China Bucks the Global Trend and Reserves the Lower 6 GHz Spectrum for Private 5G

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By Andrew Spivey | 4Q 2022 | IN-6788

Years of speculation about China’s 6 GHz spectrum stance have ended, but with a result few expected. What are the ramifications of awarding state aerospace manufacturer COMAC the private 5G spectrum licenses for the 5.925 – 6.125 GHz frequency?

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China's First Non-Telco Private 5G License Includes Coveted 6 GHz Spectrum


In late November 2022, Mainland China’s Ministry of Industry and Information Technology (MIIT) surprised observers by announcing that the country’s first private 5G license for a non-telco company would include the allocation of the lower 5.925 – 6.125 Gigahertz (GHz) portion of the 6 GHz band, alongside the 25 GHz band. This is a bad omen for those hoping to see the release of 6 GHz for unlicensed use in the country, and puts Mainland China at odds with large swaths of the globe, where the tide is now very much in unlicensed 6 GHz’s favor. Does this move signal the end of the road for unlicensed 6 GHz in China?

Spectrum Allocation with Chinese Characteristics


The 6 GHz band spans 5.925 GHz to 7.125 GHz, a 1200 MHz span that roughly doubles the unlicensed spectrum for Wi-Fi in markets where the full amount is accessible. The United States became the first mover when the Federal Communications Commission (FCC) allocated the entire band in April 2022, which most of the Americas subsequently emulated. Virtually all European countries have instead opted for just the lower portion (5.925 – 6.425 Megahertz (MHz)), reserving the upper section for cellular or dual use. Asia is less uniform, with neighboring nations choosing different allocations (South Korea followed America’s lead, while Japan chose to align with Europe), and many large nations like India and Indonesia are still contemplating which path to choose. While Mainland China had remained characteristically tight-lipped on the matter, many had assumed that the country would at least decide to release the lower 6 GHz for unlicensed, or else they would become a global 6 GHz outlier. These predictions were proven wrong this week by the MIIT’s announcement.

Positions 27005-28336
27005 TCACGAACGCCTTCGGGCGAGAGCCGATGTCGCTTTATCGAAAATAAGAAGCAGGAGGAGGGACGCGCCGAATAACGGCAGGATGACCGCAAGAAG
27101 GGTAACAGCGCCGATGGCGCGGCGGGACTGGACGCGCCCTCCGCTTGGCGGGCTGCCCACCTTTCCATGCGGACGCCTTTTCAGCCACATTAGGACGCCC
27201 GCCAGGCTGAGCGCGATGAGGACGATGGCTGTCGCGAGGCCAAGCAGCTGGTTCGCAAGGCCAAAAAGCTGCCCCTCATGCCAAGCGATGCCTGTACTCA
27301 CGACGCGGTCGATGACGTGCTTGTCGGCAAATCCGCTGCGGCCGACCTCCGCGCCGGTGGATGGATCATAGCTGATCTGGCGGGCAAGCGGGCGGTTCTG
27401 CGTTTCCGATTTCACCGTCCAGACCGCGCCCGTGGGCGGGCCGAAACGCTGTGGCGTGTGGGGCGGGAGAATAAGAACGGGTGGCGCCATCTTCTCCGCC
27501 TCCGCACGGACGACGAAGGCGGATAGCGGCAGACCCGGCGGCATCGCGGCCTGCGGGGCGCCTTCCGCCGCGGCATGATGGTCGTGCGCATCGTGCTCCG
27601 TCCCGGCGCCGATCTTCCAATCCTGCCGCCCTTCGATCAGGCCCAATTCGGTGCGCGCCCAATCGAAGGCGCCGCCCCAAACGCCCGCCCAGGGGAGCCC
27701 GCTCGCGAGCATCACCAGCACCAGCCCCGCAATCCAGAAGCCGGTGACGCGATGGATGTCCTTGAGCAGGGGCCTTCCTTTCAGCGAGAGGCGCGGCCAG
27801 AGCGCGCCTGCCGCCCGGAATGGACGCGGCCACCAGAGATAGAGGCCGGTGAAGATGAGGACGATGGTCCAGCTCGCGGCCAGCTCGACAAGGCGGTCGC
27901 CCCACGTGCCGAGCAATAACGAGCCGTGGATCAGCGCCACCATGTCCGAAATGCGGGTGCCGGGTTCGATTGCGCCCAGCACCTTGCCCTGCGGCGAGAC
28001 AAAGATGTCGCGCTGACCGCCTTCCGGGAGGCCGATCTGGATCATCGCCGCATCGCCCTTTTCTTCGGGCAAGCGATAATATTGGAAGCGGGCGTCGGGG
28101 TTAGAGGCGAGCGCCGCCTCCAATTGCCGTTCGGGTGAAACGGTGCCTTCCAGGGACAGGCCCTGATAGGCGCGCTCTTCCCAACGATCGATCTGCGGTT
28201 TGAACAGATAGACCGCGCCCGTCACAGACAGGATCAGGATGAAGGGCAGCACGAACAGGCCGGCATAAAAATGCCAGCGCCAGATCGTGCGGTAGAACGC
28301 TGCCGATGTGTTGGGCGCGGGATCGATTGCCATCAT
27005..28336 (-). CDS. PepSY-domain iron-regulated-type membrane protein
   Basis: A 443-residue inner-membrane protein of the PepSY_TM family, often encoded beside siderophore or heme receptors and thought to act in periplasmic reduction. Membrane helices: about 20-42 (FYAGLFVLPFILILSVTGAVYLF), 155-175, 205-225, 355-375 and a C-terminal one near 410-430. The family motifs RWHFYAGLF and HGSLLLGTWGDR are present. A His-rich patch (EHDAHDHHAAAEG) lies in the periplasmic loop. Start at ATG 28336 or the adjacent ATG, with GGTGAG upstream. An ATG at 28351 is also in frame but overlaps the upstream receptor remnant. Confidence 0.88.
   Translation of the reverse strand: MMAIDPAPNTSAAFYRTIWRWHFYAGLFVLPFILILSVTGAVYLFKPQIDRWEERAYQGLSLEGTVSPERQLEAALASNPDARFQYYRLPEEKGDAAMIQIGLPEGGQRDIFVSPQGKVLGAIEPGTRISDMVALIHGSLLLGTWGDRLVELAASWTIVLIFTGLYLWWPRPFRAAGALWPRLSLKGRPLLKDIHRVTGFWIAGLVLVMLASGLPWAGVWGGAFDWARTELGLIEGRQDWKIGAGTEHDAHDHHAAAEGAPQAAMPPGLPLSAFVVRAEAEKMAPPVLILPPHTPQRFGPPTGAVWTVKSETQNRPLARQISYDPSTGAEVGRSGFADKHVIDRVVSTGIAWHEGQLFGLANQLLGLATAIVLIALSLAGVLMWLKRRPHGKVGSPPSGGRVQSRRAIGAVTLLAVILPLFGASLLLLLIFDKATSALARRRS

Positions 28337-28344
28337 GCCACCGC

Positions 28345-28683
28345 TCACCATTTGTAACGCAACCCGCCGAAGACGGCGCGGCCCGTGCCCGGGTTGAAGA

The awarding of the 5.925 – 6.125 GHz and 24.750 – 25.15 GHz frequency ranges for the country’s first 5G private network was unveiled at the 2022 China 5G + Industrial Internet Conference in Wuhan, and the recipient was China’s premier state-owned aerospace manufacturer, the Commercial Aircraft Corporation of China, Ltd. (COMAC). This strategically important company has been developing the country’s first passenger airliner, the COMAC C919, for over a decade now, with the goal of reducing its own dependence on Airbus and Boeing, and ultimately competing with these two heavyweights in the global market. The Civil Aviation Administration of China issued the narrow-body airliner’s airworthiness certificate on September 29 this year, with the first client delivery to China Eastern Airlines on December 9. With a reported 815 orders for its C919 aircraft from 28 customers, manufacturing is now set to ramp up, and the MIIT sees 5G-connected factories as playing a key role in this process. More broadly, it also believes that COMAC’s license will promote greater adoption of 5G for industrial applications in China.